The Recession of FY08/09 had a lasting impact on sales forces and the first line manager role is no exception. During the recession, managers spent more time selling and less time on administrative work. Travel time went up slightly and coaching time suffered. Instead of seeing a reverse of these trends, the recovery period (defined as July 2010 – present) has only seen these trends increase. The pressures of the recession have continued in to the soft recovery, causing managers to focus on closing deals, rather than relying on the reps. Also, managers spent less time on order entry and customer service during the recession, but the recovery period saw their time here return to pre-recession levels.
1. Managers Selling Time Way Up – Admin Time Way Down. Engaged selling time increased from 16.3% pre-recession, to 19.8% in the recession, and increased again to 22.7% in the recovery period. This represents an increase off 39%, and translates into an additional 2.5 hours in selling per week. This assumes a 40 hour work week. An increase of 3.5 hours based on a 50 hour work week is more realistic. This comes fully at the expense of back-office, administration, and implementation problems, all of which went down from 30.4% to 28% in the recession, and again to just 23.8% in recovery.
2. Manager Travel Up, Coaching Down Slightly. It goes with the territory. If you’re selling more, you’re traveling more. You’re time with reps is going to be focused on closing deals, and less focused on planning, coaching, and skills development.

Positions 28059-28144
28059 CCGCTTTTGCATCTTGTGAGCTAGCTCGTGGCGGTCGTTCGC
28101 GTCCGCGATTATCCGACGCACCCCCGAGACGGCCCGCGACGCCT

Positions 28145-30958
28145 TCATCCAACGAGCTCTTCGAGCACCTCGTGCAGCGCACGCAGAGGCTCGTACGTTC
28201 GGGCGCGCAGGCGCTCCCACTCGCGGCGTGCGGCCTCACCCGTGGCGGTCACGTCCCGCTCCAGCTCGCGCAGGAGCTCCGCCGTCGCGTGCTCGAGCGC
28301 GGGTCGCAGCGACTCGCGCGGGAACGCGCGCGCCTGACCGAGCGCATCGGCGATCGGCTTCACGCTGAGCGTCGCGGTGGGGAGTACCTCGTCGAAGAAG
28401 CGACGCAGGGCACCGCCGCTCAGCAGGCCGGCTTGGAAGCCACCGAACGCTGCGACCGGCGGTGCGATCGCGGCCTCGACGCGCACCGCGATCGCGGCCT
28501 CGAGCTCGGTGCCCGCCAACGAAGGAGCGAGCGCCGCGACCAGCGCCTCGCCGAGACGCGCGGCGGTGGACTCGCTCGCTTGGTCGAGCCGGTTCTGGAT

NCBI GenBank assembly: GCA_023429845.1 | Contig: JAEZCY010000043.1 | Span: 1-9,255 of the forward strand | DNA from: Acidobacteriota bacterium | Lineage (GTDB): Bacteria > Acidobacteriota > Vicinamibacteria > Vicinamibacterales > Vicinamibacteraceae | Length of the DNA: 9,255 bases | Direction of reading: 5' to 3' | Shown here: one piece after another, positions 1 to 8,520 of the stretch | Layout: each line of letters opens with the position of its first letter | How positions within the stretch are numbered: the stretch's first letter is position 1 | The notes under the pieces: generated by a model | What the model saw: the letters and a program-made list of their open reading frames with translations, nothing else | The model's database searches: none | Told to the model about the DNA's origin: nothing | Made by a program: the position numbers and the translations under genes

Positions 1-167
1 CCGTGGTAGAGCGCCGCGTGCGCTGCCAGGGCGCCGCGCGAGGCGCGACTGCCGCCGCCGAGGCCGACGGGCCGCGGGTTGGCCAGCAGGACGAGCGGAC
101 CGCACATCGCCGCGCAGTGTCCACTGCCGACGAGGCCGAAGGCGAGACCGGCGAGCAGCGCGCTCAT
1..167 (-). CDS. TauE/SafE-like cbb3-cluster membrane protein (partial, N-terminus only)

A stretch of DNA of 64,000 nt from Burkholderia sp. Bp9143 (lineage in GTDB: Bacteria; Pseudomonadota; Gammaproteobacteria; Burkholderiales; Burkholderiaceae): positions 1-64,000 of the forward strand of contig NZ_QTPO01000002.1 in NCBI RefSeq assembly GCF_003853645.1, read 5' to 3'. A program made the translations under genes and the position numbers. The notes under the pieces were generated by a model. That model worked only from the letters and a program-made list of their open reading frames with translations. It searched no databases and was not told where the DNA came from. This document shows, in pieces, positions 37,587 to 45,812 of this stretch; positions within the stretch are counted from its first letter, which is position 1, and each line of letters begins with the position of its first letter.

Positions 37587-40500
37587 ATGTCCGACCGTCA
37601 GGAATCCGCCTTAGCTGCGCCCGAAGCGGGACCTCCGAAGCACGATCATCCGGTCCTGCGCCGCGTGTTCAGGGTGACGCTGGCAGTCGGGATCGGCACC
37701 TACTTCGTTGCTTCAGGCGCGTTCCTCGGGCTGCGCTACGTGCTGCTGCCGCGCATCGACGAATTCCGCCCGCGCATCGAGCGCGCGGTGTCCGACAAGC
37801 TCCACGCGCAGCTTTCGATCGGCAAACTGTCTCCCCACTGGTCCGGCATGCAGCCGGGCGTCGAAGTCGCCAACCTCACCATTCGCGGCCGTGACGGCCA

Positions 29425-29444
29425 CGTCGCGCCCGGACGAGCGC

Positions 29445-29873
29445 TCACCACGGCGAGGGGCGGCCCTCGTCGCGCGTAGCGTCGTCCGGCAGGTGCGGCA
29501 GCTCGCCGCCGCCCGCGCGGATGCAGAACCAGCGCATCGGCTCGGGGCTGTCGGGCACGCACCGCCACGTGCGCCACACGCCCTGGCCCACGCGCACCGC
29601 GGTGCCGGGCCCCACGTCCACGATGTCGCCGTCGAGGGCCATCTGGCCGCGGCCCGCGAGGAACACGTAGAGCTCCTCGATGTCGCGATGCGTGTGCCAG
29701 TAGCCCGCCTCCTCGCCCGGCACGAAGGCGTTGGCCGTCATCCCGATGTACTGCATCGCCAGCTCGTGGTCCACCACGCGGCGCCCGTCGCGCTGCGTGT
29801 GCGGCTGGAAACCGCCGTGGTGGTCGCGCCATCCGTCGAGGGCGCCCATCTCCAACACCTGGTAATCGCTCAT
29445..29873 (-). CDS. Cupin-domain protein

3. Order Entry & Customer Service – Down and Up. The recession meant fewer orders to enter, and fewer customers to service. The recovery shows these activities returning to pre-recession levels.
Parting Shot: Managers selling helps Chief Sales Executives hit the number. When the pressure is on, managers can step up and sell. If manager administrative time is down due to improved processes and automation, this is a welcome trend. But, the recession seems to have permanently increased the sales rep’s pre-selling time and the manager’s time to more selling. This is proof that budgets and decisions have moved higher up requiring the manager to play “super closer”. But managers have another job to do besides close deals… you guessed it, manage. Have managers learned to manage more efficiently? Are they multi-tasking better – managing while they help sell? With the lines between reps and managers blurring, Sales Executives will be more challenged to drive important changes in their organization, a process that relies heavily on the first-line manager. And for those of us involved in sales transformation work, this is a particularly important trend to watch!
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Original author: Paul Vinogradov